NMR (ppm downfield from TMS) 0.94 (triplet, J=7 Hz, 3H) CH3 --CH2 --; 1.66 (quartet, J=7 Hz, 2H) CH3 --CH2 --; 1.83 (S,3H) CH3 --C(O--C═O); 2.10 (S,3H) CH3 --CO2 --; 2.34 (S,3H) CH3 --CO, superimposed on 2.33 (multiplet, 2H) --CH2 --CO2 --.

EXAMPLE II 2-KETO-3,3-DIACETYLOXYBUTANE

To a 500 ml three-neck round-bottom flask was added 86 g. (1 mol) diacetyl and 122.4 g. (1.2 mol) acetic anhydride. The solution was cooled to 5° C. under a nitrogen atmosphere and concentrated sulfuric acid, 10 g. (0.1 mol), was added. The cooling bath was removed and the mass was allowed to warm to room temperature which was maintained for 20 minutes. A solution containing 68 g. water and 18 g. sodium bicarbonate was added to the reaction. After 10 minutes of stirring the phases were separated and the organic layer was dried over sodium sulfate. The product was distilled through a six inch Vigreux column:

______________________________________                     VacuumCut  Pot Temp. Head Temp. (torr) Weight                                  % Product______________________________________1    69° C.          53° C.                     16     45.2 g2    63° C.          45° C.                     12     26.3 g3    80° C.          50° C.                     12     12.5 g4    81° C.          79° C.                      6     6.3 g5    81.5° C.          80.5° C.                      6     7.3 g6    85° C.          83° C.                      6     66.9 g                                  99.6______________________________________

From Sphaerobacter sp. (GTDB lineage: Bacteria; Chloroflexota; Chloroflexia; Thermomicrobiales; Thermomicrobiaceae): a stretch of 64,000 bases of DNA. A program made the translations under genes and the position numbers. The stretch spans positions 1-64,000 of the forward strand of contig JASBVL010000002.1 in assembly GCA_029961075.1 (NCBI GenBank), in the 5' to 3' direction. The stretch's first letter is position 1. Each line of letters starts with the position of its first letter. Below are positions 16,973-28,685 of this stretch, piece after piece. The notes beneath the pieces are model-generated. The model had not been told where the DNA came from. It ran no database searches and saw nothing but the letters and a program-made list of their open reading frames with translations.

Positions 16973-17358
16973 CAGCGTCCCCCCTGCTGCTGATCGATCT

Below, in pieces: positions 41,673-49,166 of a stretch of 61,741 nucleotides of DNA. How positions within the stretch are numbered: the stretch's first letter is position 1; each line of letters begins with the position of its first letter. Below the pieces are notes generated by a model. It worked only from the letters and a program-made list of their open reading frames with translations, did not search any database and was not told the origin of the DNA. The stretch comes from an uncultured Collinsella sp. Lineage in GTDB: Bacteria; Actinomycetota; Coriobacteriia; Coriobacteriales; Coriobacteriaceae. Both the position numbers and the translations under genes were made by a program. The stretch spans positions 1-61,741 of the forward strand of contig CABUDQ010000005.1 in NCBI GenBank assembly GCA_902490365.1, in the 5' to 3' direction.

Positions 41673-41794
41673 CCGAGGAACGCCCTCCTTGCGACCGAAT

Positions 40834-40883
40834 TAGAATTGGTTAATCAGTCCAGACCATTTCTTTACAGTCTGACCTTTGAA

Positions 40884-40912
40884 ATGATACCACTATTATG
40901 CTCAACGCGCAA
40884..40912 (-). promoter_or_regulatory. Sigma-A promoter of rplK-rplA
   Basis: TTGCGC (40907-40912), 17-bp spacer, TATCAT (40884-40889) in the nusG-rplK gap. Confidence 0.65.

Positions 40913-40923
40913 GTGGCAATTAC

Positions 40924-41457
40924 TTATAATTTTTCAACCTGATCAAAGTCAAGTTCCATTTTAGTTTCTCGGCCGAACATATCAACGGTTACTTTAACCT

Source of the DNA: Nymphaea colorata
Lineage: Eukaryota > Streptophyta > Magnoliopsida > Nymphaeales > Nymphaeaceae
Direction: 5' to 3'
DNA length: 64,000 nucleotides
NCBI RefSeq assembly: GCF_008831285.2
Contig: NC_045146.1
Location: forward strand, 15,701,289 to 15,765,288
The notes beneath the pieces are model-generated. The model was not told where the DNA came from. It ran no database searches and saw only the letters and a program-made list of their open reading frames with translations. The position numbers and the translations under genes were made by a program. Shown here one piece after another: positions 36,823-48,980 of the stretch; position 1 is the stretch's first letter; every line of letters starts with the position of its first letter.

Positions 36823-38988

Cut 6 represents a 35.6% molar yield of the 2-keto-3,3-diacetyloxybutane.

Infrared 1750 cm-1 and 1735 cm-1, C═O stretch; 1010, 1115 and 1230 cm-1, C-O stretch.

NMR (ppm downfield from TMS) 1.82 (singlet, 3H) CH3 --C(O--C═O)2 ; 2.10 (singlet, 6H) CH3 --CO2 --; 2.33 (singlet, 3H)CH3 --CO2 --; 2.33 (singlet, 3H) CH3 --C═O.

EXAMPLE III 2-KETO-3,3-DI(3'-METHYLBUTANOYLOXY)BUTANE

To a 250 ml three-neck round-bottom flask was added 21.5 g. (0.25 mol) diacetyl and 55.8 g. (0.3 mol) isovaleric anhydride. The solution was cooled to 5° C. under a nitrogen atmosphere and concentrated sulfuric acid, 3.0 g. (0.03 mol), was added. The cooling bath was removed and the mass was allowed to warm to room temperature which was maintained for two hours. About 25.2 g. of solid sodium bicarbonate and 50 cc hexane were added. The product was vacuum filtered, and the remaining hexane was removed in vacuo. The product was distilled through a six inch Vigreux column:

______________________________________                     VacuumCut  Pot Temp. Head Temp. (torr) Weight                                  % Product______________________________________1    79° C.          70° C.                     760    35.4 g2    85° C.          70° C.                     "      14.5 g3    85° C.          60° C.                     300    10.5 g4    89° C.          74° C.                      6     13.4 g                                  2.35    90° C.          80° C.                     2.5    8.9 g 7.56    80° C.          68° C.                     0.1    5.3 g 37.37    98° C.          87° C.                     0.2    11.8 g                                  70.48    135° C.          92° C.                     0.2    10.9 g                                  82.2______________________________________

Obtained 81.6 g. of product. This represents a 24.9% molar yield.

Infrared 1760 cm-1 and 1737 cm-1 C═O stretch; 1065 and 1120 cm-1 C-O stretch.